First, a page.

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Adaptation Notes

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Agriculture and Development Notes on Climate Change Adaptation
Vol. 2 No. 2 | By Ronaldo Golez1 | Dumangas, Ilo-ilo2 | 2012

Dumangas, Iloilo is a coastal town located in the island of Panay, Visayas, Philippines with most of its area devoted to agriculture and fisheries. However, the town experiences two extreme conditions: drought during the dry season, and flooding during the rainy season—where for the latter, 65% of the total area of Dumangas is usually inundated. Consequently, farmers experience difficulty in monitoring and maintaining their crops.  

As the local government’s initial step to help the farmers adjust to the adverse impacts of climate change, the municipal government of Dumangas started the Climate Field School (CFS) Program in 2007. The CFS Program was first launched and applied in Indramayu, Indonesia. The Municipality of Dumangas is the first in the Philippines, and second in Asia, to adopt this program. Aside from being able to help the farmers increase farm production, the CFS program enhances the farmers’ adaptive capacity, while addressing poverty and reducing vulnerability and their causes.  

In 2008, Dumangas had a significant increase in rice production. It even surpassed the municipality of Pototan, Iloilo—the biggest rice producer in Western Visayas. In 2011, Dumangas continued to be one of the dominant rice producers. The municipality and the farmers saw this success as a result of the CFS program. CFS enabled them to monitor the changing weather and adjust their farming practices. Hence, they were able to maintain good quality agricultural products despite the continuous threats posted by climate change.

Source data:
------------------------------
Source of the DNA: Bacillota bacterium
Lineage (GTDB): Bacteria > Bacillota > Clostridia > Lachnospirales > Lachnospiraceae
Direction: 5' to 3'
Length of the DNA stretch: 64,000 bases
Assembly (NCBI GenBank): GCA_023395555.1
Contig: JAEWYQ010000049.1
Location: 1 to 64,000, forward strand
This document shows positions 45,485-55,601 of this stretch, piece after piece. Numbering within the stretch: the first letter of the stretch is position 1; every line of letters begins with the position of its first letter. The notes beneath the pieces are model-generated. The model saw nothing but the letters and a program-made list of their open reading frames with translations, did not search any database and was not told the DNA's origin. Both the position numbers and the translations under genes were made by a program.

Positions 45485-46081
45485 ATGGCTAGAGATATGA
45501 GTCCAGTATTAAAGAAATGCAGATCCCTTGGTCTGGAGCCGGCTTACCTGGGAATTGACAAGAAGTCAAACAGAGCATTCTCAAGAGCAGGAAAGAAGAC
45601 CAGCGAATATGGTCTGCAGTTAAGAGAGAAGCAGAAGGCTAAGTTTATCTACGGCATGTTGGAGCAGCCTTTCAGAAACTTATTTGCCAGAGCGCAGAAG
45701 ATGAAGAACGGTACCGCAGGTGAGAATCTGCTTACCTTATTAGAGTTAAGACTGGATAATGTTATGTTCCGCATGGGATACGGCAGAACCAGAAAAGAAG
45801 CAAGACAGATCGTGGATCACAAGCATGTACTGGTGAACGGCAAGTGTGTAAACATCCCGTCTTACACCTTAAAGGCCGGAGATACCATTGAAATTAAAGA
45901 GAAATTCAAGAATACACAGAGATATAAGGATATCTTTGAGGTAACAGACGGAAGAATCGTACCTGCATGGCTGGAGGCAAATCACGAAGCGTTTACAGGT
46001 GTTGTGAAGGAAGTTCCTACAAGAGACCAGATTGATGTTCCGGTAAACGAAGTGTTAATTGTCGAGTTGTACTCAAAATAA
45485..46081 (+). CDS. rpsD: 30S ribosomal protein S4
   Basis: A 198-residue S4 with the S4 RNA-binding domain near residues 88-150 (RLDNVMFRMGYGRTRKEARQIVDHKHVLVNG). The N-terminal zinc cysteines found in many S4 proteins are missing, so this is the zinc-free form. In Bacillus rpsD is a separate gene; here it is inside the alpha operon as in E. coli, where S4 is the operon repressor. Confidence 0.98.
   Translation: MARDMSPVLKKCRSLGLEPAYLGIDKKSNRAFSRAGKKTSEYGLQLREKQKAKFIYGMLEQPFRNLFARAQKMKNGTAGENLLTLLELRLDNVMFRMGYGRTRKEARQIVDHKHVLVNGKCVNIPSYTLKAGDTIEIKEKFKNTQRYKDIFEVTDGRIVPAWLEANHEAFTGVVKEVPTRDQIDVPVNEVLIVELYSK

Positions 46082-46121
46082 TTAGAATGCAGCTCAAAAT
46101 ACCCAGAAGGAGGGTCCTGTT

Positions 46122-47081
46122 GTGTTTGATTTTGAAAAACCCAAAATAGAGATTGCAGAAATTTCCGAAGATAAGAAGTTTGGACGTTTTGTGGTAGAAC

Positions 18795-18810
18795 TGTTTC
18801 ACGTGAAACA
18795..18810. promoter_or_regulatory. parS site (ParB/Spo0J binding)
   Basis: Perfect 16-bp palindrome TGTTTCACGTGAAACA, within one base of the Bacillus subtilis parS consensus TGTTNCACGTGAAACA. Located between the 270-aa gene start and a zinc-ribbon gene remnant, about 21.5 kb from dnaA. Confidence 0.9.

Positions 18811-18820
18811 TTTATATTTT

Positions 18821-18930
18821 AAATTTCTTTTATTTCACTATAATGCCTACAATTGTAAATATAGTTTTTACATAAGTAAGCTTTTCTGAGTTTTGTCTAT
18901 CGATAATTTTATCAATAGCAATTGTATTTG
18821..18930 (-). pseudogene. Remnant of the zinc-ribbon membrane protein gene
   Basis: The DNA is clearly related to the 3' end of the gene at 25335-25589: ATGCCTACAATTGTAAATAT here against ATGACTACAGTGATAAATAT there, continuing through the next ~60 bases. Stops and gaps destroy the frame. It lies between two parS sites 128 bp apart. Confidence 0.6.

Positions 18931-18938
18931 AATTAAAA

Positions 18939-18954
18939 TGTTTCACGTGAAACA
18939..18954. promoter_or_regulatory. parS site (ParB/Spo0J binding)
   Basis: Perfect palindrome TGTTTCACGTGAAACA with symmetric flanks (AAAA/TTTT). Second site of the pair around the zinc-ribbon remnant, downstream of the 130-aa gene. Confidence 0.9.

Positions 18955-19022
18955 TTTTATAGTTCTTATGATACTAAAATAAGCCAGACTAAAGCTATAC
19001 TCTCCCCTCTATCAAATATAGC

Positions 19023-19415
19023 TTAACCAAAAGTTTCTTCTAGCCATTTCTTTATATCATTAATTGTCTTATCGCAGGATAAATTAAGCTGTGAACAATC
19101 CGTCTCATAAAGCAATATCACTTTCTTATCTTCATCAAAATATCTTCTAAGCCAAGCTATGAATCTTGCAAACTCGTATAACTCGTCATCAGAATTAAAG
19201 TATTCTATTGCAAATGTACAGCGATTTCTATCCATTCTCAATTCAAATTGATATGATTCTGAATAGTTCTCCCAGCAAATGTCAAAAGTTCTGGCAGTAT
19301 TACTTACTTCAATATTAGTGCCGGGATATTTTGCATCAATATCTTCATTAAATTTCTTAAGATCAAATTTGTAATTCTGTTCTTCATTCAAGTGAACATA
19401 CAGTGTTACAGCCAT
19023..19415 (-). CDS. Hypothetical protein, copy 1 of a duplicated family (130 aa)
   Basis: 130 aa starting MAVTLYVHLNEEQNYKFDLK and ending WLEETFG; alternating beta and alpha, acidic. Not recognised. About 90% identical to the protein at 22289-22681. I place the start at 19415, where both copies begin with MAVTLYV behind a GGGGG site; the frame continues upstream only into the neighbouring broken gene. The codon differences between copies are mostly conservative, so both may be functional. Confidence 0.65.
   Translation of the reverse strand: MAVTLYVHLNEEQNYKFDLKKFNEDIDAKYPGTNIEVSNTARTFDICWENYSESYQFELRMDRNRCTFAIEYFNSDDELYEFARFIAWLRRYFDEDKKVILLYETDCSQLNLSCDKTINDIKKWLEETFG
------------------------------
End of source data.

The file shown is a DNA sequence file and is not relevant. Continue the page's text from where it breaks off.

CFS program  

The CFS program is a flagship activity under the Climate Forecast Application for Agriculture and Climate Change Adaptation Program of Dumangas. In line with this, Municipal Ordinance No. 2011-02 was enacted—declaring CFS as a Learning Institution for the Climate Forecast Application for Agriculture.  

The CFS aims to enhance the capacity of extension workers and farmers to understand and apply climate information to reduce risks in agriculture. It is an innovative way of addressing the problems on climate extremes, essentially through capacity building of farmers. Through CFS, the farmers learned to identify what crops are suitable to grow at the onset of a predicted climate event. In addition, it helps the farmers in scheduling appropriate farm operations.  

The CFS areas have discovered innovative approaches to managing disasters side-by-side with climate change adaptation.

The objectives of the CFS program are to:

  • enable farmers to understand climate related risks in agriculture and the rice crop management system;
  • show the importance of climate in plant growth and development, as well as its relationship with plant pests and diseases;
  • familiarize the participants on forecast implementation, climate parameters and instruments;
  • help farmers learn to integrate weather and climate information with disaster management and agricultural planning; and
  • create awareness of participants on disaster risk reduction and climate change adaptation.  


Dumangas Agro-Met Station